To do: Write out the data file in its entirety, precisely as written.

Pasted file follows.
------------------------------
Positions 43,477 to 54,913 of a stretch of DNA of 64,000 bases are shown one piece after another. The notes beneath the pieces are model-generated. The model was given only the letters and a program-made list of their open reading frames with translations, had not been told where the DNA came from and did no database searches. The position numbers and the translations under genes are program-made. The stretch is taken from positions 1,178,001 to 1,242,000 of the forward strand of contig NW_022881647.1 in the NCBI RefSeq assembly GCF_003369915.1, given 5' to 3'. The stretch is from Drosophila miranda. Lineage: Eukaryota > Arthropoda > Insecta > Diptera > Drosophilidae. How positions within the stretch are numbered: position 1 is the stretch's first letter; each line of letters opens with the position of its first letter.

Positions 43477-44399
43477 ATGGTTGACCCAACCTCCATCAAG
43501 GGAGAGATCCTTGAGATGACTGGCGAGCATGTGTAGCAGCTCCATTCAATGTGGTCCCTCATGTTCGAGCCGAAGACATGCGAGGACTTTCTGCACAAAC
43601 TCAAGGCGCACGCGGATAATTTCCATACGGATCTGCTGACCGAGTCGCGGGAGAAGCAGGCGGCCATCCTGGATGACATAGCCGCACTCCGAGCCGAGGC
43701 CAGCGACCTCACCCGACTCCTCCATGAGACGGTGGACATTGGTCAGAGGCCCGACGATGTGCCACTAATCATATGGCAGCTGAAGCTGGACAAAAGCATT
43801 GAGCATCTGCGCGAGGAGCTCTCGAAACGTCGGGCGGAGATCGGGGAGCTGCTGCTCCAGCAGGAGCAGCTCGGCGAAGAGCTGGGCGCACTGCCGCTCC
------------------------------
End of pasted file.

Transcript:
Positions 43,477 to 54,913 of a stretch of DNA of 64,000 bases are shown one piece after another. The notes beneath the pieces are model-generated. The model was given only the letters and a program-made list of their open reading frames with translations, had not been told where the DNA came from and did no database searches. The position numbers and the translations under genes are program-made. The stretch is taken from positions 1,178,001 to 1,242,000 of the forward strand of contig NW_022881647.1 in the NCBI RefSeq assembly GCF_003369915.1, given 5' to 3'. The stretch is from Drosophila miranda. Lineage: Eukaryota > Arthropoda > Insecta > Diptera > Drosophilidae. How positions within the stretch are numbered: position 1 is the stretch's first letter; each line of letters opens with the position of its first letter.

Positions 43477-44399
43477 ATGGTTGACCCAACCTCCATCAAG
43501 GGAGAGATCCTTGAGATGACTGGCGAGCATGTGTAGCAGCTCCATTCAATGTGGTCCCTCATGTTCGAGCCGAAGACATGCGAGGACTTTCTGCACAAAC
43601 TCAAGGCGCACGCGGATAATTTCCATACGGATCTGCTGACCGAGTCGCGGGAGAAGCAGGCGGCCATCCTGGATGACATAGCCGCACTCCGAGCCGAGGC
43701 CAGCGACCTCACCCGACTCCTCCATGAGACGGTGGACATTGGTCAGAGGCCCGACGATGTGCCACTAATCATATGGCAGCTGAAGCTGGACAAAAGCATT
43801 GAGCATCTGCGCGAGGAGCTCTCGAAACGTCGGGCGGAGATCGGGGAGCTGCTGCTCCAGCAGGAGCAGCTCGGCGAAGAGCTGGGCGCACTGCCGCTCC